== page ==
The Paralysis of Choice

This weekend, John and I were talking about having too many options or too much variety. Try creating a baby registry and you’ll know what we mean!

I’m easily overwhelmed by choices. My brain shuts off and I often give up, simply leaving the store or closing the webpage – I have real problems with shopping cart abandonment. I’m sure part of this is personality but I also think part of this stems from my childhood. Growing up in a small town in Germany meant that variety and options were limited whether it was groceries, clothes, paper goods or restaurants. Sometimes this was hard but most of the time this restriction didn’t bother us much. With limited choices, you make quicker decisions!

John doesn’t have shopping cart abandonment issues. Where I get tired and discouraged, he thrives on scouting and researching his options to the max (although even he has admitted to being daunted by the sheer overload of information you can find about strollers, carseats, cribs etc). Variety and options are really the name of the game for most of us in North America. With so much information available, John can spend days combing the internet to find out what essential features are required for the best quality, and then hunt for the best prices.

From these brief descriptions, you might realize that we tend to have some issues when we shop together. I just want to go get that one thing I need and avoid dealing with all the other items. John, on the other hand, usually “just wants to make sure” we’re getting the best deal, which means looking at everything before deciding.

If you’ve been wondering where this is leading, here’s the answer: These two shopping styles can also be two ways we approach calling. I think our differences highlight some of the same issues we run into as we contemplate the idea of calling in our lives. In North America, most people have the freedom to choose what to do with their lives compared to ages in the past where your path was set for you by your parent’s profession, social status and income. While we wouldn’t want to go back to having no choice about what we do in our lives, these days we’ve swung to the other extreme. We’re told we can be anything we want to be and this can actually become a burden that keeps us from moving forward.

Some of us have no idea where to start because it seems like there are too many options or paths we could take. It seems like so much work to even start figuring it out. We end up paralyzed and stay where we are, simply because we’re too overwhelmed. Then, when we do make a decision, we worry about whether we really had all the information we needed or if we should have kept researching.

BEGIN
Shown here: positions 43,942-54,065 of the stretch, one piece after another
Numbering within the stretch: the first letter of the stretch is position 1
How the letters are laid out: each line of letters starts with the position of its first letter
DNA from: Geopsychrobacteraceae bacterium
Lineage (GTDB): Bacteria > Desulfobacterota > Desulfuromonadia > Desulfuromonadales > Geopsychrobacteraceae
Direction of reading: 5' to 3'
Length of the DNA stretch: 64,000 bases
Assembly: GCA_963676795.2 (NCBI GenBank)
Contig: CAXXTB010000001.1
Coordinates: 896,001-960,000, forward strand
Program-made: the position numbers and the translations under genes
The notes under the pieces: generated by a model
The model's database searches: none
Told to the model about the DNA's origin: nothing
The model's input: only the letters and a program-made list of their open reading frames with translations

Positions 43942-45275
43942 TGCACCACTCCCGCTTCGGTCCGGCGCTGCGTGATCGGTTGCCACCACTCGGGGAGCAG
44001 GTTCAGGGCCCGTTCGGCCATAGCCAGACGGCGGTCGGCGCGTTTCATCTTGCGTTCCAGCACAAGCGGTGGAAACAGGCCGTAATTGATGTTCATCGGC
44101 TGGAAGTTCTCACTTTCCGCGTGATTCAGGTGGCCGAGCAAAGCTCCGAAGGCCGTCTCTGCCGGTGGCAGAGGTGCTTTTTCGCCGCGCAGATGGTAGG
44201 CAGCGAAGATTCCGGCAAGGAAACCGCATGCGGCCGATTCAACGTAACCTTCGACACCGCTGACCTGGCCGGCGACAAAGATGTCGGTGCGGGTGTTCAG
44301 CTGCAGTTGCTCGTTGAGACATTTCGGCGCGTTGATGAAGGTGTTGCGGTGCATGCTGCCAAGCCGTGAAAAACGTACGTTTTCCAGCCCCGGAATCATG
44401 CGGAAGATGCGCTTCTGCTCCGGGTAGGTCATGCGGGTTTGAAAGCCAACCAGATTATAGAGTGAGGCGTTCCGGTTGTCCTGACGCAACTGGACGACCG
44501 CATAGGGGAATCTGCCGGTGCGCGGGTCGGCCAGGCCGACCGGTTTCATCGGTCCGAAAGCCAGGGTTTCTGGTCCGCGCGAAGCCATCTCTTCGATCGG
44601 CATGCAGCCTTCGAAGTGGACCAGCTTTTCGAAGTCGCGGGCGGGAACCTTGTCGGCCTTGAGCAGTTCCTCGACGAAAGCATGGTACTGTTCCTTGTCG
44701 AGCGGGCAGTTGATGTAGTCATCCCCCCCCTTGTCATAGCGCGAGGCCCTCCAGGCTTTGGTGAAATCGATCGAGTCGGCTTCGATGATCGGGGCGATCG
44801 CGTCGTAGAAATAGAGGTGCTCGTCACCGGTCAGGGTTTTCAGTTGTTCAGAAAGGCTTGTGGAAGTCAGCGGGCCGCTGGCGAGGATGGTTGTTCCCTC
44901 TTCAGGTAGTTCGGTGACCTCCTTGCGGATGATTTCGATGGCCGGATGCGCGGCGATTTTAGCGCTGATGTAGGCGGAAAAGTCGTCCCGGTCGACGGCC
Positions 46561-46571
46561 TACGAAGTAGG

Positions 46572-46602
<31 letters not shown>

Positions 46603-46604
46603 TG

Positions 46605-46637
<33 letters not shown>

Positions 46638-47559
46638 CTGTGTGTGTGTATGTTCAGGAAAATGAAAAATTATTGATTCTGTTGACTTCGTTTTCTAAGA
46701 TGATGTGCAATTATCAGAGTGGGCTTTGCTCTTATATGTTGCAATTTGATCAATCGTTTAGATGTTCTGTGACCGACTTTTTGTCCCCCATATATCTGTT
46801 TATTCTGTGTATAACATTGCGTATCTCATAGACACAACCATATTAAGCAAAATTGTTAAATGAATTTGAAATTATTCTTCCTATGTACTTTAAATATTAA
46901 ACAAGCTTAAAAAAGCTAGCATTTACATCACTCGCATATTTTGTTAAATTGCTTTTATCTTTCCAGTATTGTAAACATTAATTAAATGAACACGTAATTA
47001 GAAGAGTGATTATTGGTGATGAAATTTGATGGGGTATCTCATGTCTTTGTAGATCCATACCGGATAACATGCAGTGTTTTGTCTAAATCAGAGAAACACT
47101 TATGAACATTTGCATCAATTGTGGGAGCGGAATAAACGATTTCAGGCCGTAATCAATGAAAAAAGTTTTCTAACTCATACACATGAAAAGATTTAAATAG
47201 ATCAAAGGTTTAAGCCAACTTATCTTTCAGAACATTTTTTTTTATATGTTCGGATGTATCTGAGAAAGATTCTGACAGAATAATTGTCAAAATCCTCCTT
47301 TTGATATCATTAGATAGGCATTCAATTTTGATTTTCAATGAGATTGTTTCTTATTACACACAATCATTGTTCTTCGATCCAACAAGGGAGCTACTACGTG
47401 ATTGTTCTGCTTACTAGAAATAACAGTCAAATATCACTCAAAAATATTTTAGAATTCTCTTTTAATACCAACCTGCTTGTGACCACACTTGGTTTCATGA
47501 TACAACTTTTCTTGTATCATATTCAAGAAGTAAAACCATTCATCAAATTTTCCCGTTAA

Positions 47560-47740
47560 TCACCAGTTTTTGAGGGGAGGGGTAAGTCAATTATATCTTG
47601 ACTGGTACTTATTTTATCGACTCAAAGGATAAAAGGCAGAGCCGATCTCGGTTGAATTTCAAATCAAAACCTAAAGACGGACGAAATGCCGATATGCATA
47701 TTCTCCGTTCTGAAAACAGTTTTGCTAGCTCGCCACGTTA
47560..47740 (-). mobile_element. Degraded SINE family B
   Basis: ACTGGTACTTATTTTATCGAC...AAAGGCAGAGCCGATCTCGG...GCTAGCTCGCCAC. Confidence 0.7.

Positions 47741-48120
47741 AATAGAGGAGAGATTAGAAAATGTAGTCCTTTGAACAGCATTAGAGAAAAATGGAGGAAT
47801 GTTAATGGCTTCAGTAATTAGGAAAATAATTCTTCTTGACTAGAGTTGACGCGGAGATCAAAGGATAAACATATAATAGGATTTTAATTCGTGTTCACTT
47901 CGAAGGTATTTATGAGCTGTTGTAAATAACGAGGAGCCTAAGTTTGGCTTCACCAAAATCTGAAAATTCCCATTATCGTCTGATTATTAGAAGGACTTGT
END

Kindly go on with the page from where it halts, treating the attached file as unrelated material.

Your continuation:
On the other hand, many of us actually end up “wasting time” exploring all our options in detail. We research and read reviews, make pro/con lists, and have to walk around the whole store before we settle on something, even though it may be the very item we picked up when we initially walked in. We’re so busy comparing all the options and features that we get paralyzed in a place of just trying on different callings instead of committing to a path.

Which one do you relate to most: shying away from considering your options at all or spending too much time researching each one without committing?

On Friday, I want to talk about more about how choice and calling interact. Have a great week!

2 thoughts on “The Paralysis of Choice

  1. I can totally relate to this shopping scenario!
    When it comes to calling, I think I avoid considering the options. I feel a variety of things: intimidation, because of the overwhelming variety of options apparently available; frustration and disillusionment, because even with a college degree and charming personality, it seems to be much more difficult to actually take advantage of these options than society and media suggest; and inadequacy, when I compare myself to coworkers, friends, former co-students, who are already “doing great things” while I feel “stuck in normalcy.”
    Under typical circumstances, I enjoy using the Internet for research and comparison shopping. But when I type in anything related to what feels like “calling” in my life, I am instantly overstimulated, flooded. The options are paralyzing sometimes.
    I guess being aware of this paralyzing effect is a helpful first step in overcoming it. But after awareness, what next?

    • Great comment Anna! You’ve set me up perfectly for Friday’s blog post with your extremely articulate analysis of your own experience. Thanks!!

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